The school day has just started and already people are gathering on the softball field to watch an ongoingfight. I don't stop to crowd around like others do. Instead I wander up the bleachers and pull out my drawing book to sketch the scene. The first signs of spring are starting to show, with dandelions and weeds sprouting inbetween the cracks in the sidewalks. The air is warm and sticky, a bit more than it was last time spring came around.
I put my pencil down, satisfied with what I have drawn so far. The softball field is sketched faultlessly, the sun blazing down on the fresh mud, casting the shadow of diamonds from the fencing over the freshly cut grass. Supposedly some whack job tried ditching school and tore open the fence with a pair of needle-nose pliers, leaving a gaping hole in it, and no has bothered to fix it. The perimeter of the field is freshly painted with white chalk and already people are scuffing it up with the bottoms of their sneakers. Everyone is crowded around home plate, and in the middle of the chanting circle of students are two guys tugging at each others' clothes and wrestling to the ground, kicking up a cloud of dirt.
I recognize one of the boys as the notorious Christian Bay. He’s in all of my classes, but I rarely see him because he hardly ever comes to school. This is the first I've seen him in two weeks. Whenever he is here, though, he’s always fighting someone. He practically fights anyone that breathes in his general direction. It’s pathetic, really.
I watch as two security guards run across the field towards the animated crowd. Everyone scatters like ants, each heading to their first class of the day. I let out a breath of laughter as I watch Christian and the other boy struggle against the guards, trying to break away and throw in a few last blows. It’s a worthless attempt. I shake my head and walk down the bleachers. The halls are crowded, the air filled with mixed scents of deodorant and hairspray and body odor from the teams’ early morning practices. I walk by the office and stop when I saw Christian sitting inside, head hanging low, face between his knees. His hair is a mess and his knuckles have become a dark bluish-purple. They’re bleeding too.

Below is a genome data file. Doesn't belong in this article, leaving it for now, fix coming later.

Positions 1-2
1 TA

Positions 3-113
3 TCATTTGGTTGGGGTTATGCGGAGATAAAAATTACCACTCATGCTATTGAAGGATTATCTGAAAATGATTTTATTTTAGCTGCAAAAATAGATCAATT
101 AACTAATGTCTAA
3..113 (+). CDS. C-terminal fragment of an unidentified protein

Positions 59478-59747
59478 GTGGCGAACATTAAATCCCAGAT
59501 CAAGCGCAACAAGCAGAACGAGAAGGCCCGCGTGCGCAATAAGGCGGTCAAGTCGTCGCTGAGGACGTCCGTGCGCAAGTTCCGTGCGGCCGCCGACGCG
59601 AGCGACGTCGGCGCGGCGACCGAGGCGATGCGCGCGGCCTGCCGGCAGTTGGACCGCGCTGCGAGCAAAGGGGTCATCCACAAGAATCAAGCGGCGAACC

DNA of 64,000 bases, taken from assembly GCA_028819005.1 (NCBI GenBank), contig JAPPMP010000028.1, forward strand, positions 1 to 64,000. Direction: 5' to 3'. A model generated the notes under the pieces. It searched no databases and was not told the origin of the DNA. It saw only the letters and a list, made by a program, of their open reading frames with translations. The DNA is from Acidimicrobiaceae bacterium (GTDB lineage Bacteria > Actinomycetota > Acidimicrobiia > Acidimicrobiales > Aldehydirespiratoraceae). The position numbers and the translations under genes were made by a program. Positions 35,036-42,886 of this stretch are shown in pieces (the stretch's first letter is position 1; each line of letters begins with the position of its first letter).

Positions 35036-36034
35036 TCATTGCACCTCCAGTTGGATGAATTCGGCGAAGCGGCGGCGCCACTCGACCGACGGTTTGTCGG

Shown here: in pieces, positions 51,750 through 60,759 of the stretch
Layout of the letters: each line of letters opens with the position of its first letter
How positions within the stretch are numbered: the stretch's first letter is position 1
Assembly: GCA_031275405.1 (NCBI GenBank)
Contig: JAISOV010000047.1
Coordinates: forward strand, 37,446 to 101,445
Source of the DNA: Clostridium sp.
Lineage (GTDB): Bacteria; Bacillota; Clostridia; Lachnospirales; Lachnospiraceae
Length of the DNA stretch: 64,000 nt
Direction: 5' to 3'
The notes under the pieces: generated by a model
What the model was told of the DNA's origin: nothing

He sits up and I suck in a tiny breath — his face is much worse. He has a bruise forming underneath his eye and his lip is split in three different places. There’s a cut over his right eyebrow, blood dripping into his eyelashes. He looks up at me and catches me staring at him. He raises a questioning eyebrow. I compose myself and I shake my head, and then continue on my walk to class.
Of course Christian isn't in English class. Or Physics. Or Calculus. Not even in Government. I'm not sure why that surprises me so much. He’s probably still sitting in the principal’s office, being informed of yet another suspension. I erase him and his bloody knuckles from my mind as I sit at an empty lunch table and ate my sandwich. My best friend Kelsey isn't at school today, and she won't be for another week and half. Her father is re-marrying some woman down in Cape Cod and she has to be one of the bridesmaids and spend time with them for a "family honey-moon." She's only been gone two days and I already miss her. Tonight is our movie night — usually we would be scrolling through Netflix for half an hour until we found an interesting movie we have never heard of, or just watch The Breakfast Club — again — if there was nothing good. That’s her favorite movie, and to be honest, it’s mine too. I love Judd Nelson as the bad boy and how extreme he is with his actions. He's quite impulsive. However, I have to scroll through Netflix alone tonight.
I pull out my drawing book and sketch the last of the baseball field by memory, filling in where the sun cast a unique shadow over the trees and those that were gathered around Christian and the other boy. I draw a few of the rusty bleachers and the toes of my shoes. The drawing seems oddly perfect in black and white, more than it did when I actually witnessed the scene first-hand and in color. Personally, I think black and white makes everything look better.